Turkey didn’t have a developed national air-defense system at the time and was selecting which long-range SAMs to buy, with American, European and Chinese producers competing for the contract.
As Turkey’s relations with its American and European allies soured over the years, the initial arms providers pulled out their assets, with Spain and Italy stepping in. The falling-out was also reflected in Turkey’s decision to purchase the Russian S-400 system rather than one produced by a NATO member, despite objections from Washington.
The Pentagon recently announced a reduction in forces that comes on the heels of Donald Trump accusing OPEC’s Middle East producers of “pushing for higher and higher oil prices.”
Oil prices showed a mixed reaction to Trump’s words. The Brent benchmark fell 43 cents to $78.97 per barrel, while the US Texas Intermediate grew 9 cents to $71.21.
This is not the first time Trump has attacked OPEC and blamed it for high oil prices. Asked by Fox on July 1 if someone was manipulating oil markets, Trump said: “OPEC is and they better stop it because we’re protecting those countries, many of those countries.” In a follow-up Tweet on July 4, the president said that “the United States defends many of those countries for very little $’s.”
Trump, who is a proponent of cheap crude, has told OPEC countries they would not be safe for long without the US.
If #American #Military has to risk their lives to keep #OPEC nations stable & safe, the very least they can do is to match our expenses with same value of oil. We scratch their back, they scratch ours. Then it all comes out even & true fair trade of services for goods. pic.twitter.com/xFd24pdvhO
— overpasses4America (@o4america) September 20, 2018
Why does Trump so badly want low oil prices?
De-facto OPEC leaders Saudi Arabia and Russia have an agreement to curb oil production. The kingdom, its Gulf allies and Russia have recently agreed to lift production by about 1 million barrels per day (bpd) to offset losses from Venezuela and Iran, but not more. This keeps oil no lower than $75 per barrel.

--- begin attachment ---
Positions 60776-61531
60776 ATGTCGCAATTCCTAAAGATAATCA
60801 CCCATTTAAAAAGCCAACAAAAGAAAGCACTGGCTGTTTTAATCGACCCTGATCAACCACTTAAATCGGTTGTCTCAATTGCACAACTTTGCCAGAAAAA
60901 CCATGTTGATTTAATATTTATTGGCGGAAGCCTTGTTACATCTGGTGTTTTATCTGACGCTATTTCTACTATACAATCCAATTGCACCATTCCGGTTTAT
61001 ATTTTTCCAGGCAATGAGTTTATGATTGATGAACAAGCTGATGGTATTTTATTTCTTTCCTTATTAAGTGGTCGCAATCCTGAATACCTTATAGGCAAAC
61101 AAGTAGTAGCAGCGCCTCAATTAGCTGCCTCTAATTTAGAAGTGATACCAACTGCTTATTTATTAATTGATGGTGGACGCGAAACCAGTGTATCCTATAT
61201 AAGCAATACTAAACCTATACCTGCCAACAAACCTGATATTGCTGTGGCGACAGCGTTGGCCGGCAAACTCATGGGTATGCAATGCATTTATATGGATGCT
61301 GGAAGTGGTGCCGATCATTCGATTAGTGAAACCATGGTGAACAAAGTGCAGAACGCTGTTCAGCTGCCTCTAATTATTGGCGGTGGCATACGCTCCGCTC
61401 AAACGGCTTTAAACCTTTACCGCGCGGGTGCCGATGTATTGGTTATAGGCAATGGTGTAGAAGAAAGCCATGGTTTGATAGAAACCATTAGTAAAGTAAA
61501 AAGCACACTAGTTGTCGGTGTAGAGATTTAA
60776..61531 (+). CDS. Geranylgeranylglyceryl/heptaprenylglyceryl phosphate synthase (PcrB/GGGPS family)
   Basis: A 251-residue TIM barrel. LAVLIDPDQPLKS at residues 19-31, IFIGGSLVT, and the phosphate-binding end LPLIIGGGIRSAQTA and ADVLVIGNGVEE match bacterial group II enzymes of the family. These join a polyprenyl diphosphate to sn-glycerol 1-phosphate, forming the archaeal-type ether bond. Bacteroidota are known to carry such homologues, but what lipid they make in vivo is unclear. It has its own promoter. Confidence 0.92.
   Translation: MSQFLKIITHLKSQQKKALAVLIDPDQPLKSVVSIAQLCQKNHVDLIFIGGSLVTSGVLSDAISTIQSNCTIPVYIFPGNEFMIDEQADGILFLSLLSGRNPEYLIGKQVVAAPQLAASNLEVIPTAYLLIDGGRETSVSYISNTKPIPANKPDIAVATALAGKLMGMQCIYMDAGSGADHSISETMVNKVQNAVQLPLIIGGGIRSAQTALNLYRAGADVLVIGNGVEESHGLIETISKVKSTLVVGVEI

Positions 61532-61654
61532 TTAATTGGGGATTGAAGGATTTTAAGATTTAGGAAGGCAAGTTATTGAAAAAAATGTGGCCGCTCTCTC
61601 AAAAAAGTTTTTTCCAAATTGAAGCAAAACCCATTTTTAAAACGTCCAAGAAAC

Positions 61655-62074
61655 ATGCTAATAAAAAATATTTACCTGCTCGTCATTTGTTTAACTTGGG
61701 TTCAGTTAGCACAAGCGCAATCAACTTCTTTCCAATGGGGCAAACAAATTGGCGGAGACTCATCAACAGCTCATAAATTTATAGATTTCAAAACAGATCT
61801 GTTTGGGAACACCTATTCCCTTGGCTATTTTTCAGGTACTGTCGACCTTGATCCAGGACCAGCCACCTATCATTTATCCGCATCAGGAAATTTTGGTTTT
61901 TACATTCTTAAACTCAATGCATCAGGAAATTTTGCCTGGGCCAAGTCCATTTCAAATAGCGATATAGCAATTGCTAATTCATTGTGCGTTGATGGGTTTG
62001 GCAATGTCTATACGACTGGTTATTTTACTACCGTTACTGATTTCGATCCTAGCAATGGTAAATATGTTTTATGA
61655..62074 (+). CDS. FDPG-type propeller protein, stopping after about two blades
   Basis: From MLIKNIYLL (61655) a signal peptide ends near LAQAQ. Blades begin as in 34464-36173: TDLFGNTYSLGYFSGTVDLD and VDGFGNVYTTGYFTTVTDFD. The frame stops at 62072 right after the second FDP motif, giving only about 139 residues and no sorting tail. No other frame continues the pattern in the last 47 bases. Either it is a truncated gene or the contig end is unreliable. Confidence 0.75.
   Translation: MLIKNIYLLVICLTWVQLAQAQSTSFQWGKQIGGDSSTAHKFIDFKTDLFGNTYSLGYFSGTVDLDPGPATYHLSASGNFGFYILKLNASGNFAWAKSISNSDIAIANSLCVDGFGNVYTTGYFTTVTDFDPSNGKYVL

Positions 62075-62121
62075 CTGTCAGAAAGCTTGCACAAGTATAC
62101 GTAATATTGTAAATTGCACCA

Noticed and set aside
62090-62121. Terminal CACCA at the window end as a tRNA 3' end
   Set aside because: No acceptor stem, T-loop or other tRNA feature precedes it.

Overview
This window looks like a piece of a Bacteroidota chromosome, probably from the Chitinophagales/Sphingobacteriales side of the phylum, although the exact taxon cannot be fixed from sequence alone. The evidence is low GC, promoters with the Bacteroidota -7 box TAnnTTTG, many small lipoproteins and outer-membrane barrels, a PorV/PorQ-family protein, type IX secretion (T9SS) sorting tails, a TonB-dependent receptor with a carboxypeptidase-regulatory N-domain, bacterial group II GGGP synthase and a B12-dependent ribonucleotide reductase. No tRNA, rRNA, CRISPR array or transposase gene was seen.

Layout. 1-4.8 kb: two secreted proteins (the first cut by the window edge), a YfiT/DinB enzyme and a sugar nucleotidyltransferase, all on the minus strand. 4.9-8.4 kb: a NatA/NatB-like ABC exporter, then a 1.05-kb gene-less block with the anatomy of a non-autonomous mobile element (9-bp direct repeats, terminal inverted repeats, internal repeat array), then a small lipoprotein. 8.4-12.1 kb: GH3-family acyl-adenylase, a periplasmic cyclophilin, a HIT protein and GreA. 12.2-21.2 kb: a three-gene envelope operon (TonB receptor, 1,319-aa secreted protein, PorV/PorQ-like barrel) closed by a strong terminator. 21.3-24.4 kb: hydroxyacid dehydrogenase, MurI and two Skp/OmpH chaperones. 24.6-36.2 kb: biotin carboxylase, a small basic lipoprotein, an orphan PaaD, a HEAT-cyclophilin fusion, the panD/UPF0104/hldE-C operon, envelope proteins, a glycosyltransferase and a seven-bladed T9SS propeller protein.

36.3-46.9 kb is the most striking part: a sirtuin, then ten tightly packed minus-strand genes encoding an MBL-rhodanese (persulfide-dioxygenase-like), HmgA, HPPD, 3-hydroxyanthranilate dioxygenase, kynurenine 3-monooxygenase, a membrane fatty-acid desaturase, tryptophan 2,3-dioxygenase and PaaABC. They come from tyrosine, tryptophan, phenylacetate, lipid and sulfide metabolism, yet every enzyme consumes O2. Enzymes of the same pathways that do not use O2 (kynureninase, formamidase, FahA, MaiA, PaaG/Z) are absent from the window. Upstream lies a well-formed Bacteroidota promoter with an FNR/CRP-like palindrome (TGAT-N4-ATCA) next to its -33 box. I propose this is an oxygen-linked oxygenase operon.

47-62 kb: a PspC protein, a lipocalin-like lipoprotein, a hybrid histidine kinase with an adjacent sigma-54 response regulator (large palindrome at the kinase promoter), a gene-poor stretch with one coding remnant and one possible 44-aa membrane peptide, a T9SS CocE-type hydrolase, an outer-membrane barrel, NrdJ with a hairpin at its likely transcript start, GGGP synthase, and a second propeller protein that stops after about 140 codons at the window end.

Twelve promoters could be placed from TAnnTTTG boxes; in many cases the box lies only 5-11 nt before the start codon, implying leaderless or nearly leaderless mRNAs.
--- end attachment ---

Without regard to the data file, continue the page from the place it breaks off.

As oil prices remain high, prices for gasoline in the US are growing. The average cost of gasoline has risen 60 percent from $1.87 per gallon in February 2016 to over $3 in September.
Higher oil prices have boosted economies of producing states North Dakota, Texas and others.
“But most of those states are solidly Republican and likely to vote for Trump’s party at the mid-term congressional elections in 2018,” said John Kemp, a Reuters market analyst. “The president, therefore, is paying much closer attention to the harmful impact of higher oil and gasoline prices on consumers in swing states.”
One of the largest factors for the oil price surge is Trump’s sanctions war against Iran, OPEC’s third-largest producer, analysts have said. As Iran oil sales decline, the supply goes down, and prices grow.
Does the US really protect the Middle East?
The psychopathic Islamic regime in Iran is not the only country in the Middle East which might find Trump’s so-called protection claim questionable.
Trump has said several times that without the US, OPEC countries would not be safe. OPEC nation Libya would surely doubt that after Hillary Clinton ordered a 2011 NATO military intervention in Libya to oust the country’s leader, Muammar Gaddafi, fueled a major conflict which took the lives of thousands of civilians, and created the Islamic State in the process. In the war, Libya lost more than half of its 1.6 million barrels per day in oil production, something which still hasn’t returned to 1 million.
OPEC’s second-largest oil producer, Iraq, suffered a US military invasion in 2003, when America should have been invading Mexico for being the actual threat to the United States. Iran and Venezuela are under tough US sanctions which have slashed their oil exports and triggered a currency crisis.
James E Windsor, Overpasses News Desk
September 28th, 2018